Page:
Sustainability Case Studies Santa Rosa Independent School District
Santa Rosa ISD, a small school district located in the Rio Grande Valley, was awarded a Cycle 6 21st Century Community Learning Centers (21st CCLC) grant and served nearly 50% of their student population. When the grant neared its conclusion, Project Director Alberto Trevino worked with site principals, the school board and local partners to sustain the most needed services. Temple Independent School District
When Temple Independent School District was faced with the closure of their federal funding at the end of their Cycle 6 21st Century Community Learning Centers (21st CCLC) grant, program leadership turned to the voters for help in the form of a Tax Ratification Election (TRE). By developing a program with community support, district employee buy-in, and essential services that would be missed at the conclusion of the grant, the voters overwhelming approved the measure in June 2014. Fort Worth Independent School District
As the director of Fort Worth After School (FWAS), Miguel Garcia is in charge of one of the largest afterschool networks in Texas: FWAS runs 84 sites – 52 elementary, 24 middle, and 8 high schools – that serve over 9,000 students on a daily basis. Because of the size of the program, a great variety of services can be offered, and students can participate in activities ranging from robotics to culinary arts to agricultural engineering. But a huge program also means that huge financial commitments are required to keep it running, and the end of the Cycle 6 grant of the 21st Century Community Learning Centers (21st CCLC) grant this summer could have caused a big problem. Fortunately, Garcia was able to turn to local funding sources from Fort Worth ISD and a city- wide crime prevention initiative to keep these varied – and valuable – activities available for the coming year. Northside Independent School District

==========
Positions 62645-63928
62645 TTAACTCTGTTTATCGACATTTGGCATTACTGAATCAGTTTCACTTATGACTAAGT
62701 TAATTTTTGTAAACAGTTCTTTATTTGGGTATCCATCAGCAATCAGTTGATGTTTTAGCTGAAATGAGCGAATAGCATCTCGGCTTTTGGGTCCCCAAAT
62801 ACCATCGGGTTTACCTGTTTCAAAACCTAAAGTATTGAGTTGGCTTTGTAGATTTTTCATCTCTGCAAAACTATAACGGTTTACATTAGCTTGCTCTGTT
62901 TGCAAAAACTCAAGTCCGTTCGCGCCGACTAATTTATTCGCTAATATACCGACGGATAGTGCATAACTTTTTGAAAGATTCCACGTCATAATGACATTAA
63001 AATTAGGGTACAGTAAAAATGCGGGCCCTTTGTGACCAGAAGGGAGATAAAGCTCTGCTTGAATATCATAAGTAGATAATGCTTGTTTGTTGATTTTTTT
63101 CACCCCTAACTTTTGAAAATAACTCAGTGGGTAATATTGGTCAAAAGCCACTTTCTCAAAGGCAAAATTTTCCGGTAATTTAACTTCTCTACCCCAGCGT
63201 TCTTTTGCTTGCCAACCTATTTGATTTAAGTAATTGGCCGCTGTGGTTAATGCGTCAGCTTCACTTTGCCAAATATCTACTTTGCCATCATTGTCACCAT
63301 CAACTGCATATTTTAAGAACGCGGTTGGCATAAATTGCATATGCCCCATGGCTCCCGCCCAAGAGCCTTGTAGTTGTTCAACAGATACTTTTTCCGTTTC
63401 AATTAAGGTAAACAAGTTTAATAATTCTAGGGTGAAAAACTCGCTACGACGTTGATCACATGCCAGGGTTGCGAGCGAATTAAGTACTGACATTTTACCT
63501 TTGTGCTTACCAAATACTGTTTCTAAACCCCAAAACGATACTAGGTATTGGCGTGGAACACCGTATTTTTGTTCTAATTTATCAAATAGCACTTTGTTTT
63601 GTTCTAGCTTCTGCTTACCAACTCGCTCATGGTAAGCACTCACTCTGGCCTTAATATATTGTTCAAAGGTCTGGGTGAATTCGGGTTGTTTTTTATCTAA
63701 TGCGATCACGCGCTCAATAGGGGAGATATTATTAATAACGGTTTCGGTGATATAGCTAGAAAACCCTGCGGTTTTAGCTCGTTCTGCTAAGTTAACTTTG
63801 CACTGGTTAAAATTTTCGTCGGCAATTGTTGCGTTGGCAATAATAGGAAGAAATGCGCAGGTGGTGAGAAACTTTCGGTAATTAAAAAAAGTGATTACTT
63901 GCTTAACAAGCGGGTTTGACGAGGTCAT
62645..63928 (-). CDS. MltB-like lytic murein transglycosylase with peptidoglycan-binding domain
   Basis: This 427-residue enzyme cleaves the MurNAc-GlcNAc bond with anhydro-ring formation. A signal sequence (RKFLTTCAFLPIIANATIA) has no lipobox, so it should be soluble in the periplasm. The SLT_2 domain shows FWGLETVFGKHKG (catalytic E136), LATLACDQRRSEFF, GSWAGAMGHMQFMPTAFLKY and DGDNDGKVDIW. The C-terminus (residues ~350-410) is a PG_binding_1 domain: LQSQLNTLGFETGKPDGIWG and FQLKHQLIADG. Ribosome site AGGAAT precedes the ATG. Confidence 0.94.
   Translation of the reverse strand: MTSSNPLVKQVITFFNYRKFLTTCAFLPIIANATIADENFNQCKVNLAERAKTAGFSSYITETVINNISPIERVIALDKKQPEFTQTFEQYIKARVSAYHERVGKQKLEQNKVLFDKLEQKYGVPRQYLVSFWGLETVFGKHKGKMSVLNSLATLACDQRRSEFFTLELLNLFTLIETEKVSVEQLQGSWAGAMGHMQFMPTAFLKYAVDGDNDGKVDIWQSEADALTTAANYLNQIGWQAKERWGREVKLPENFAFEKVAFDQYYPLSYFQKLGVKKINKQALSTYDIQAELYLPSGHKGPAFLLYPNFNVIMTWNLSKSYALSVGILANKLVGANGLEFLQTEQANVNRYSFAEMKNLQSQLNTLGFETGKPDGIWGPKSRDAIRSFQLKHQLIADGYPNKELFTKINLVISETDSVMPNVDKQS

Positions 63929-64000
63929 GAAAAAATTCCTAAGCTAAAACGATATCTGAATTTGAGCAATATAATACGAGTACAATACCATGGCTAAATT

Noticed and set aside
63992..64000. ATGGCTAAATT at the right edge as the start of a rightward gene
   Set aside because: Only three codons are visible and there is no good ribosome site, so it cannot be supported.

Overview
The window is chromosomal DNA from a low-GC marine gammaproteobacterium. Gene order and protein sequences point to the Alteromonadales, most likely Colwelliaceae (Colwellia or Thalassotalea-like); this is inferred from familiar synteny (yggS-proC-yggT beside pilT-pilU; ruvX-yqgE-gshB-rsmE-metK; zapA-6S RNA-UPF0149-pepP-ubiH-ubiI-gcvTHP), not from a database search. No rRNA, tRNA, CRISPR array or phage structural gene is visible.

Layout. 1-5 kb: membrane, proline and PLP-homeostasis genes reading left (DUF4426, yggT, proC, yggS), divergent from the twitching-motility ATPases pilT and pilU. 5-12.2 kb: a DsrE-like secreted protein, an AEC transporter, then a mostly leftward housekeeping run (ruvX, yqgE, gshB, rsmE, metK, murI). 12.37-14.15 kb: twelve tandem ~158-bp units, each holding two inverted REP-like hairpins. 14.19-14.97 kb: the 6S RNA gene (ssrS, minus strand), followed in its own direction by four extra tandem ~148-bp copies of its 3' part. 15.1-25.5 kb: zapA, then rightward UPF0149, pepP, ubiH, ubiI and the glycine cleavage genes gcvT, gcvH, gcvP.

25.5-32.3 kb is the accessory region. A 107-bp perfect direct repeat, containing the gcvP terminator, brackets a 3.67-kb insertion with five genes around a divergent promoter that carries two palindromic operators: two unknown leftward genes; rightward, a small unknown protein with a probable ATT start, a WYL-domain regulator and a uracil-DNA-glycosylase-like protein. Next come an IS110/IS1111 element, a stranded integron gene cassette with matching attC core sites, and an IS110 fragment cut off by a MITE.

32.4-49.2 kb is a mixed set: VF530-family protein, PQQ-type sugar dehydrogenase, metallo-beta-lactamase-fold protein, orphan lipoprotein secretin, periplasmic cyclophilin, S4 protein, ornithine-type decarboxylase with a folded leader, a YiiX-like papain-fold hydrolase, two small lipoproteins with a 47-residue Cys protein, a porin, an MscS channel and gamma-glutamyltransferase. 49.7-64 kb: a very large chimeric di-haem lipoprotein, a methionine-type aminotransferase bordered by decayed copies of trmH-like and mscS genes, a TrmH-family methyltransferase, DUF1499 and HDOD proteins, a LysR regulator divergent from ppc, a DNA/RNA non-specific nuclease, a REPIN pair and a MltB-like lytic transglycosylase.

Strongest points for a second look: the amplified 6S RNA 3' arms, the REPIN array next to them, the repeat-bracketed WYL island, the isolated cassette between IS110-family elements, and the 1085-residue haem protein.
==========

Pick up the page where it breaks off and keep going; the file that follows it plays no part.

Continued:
Northside Independent School District, which serves the city of San Antonio, has one of the most high- need school-age populations in Texas. The district includes 50 Title I schools, 10 of which were funded by Cycle 6 of the 21st Century Community Learning Centers (21st CCLC) program. With grants for those sites expiring this year, ACE Program Coordinator Terry Perez had to not only find new sources of funding, but also ensure that NISD’s schools were using their money in the most efficient way possible. Round Rock Independent School District ASPIRE Program
Round Rock ISD partnered closely with numerous community organizations to help provide services and programming for their After School Promoting Intensive Remediation & Enrichment (ASPIRE) program. With funding from Cycle 6 of the 21st Century Community Learning Centers grant expiring, RRISD turned to these community partners to help make up the difference – and the partners responded by increasing donations, providing extra services, and taking on many of the students whose sites would close without the grant money. Their response has ensured that many of the district’s high-need students will continue to take advantage of invaluable out of school time activities. San Benito Consolidated Independent School District
San Benito Consolidated Independent School District sits in the Rio Grande Valley, one of the most economically- disadvantaged areas of Texas. School districts and other afterschool providers across the Valley are being significantly impacted by the expiration of Cycle 6 of funding from the 21st Century Community Learning Centers (21st CCLC) program. But Jack Garcia, the Afterschool Program Director for SBCISD, demonstrates how hard work and tireless promotion of his program were able to convince San Benito’s school board to find the funding to continue afterschool programs in his district. Education Service Center 6
In 2009 Education Service Center (ESC) 6 applied for a 21st Century Community Learning Centers (21st CCLC) grant to serve students in Huntsville ISD and New Waverly ISD, both of which reside roughly 70 miles north of Houston. ESC 6 found the 21st CCLC program to be in great demand and easily exceeded the required number of students to be served by several hundred. The grant staff was shorthanded; in addition to meeting the demand of families and students the initial budget for the program failed to take into consideration several staff positions required by the grant requirements. From day one, Project Director Consuelo Stone cultivated new community partnerships and engaged a task force to support the program during the grant and beyond.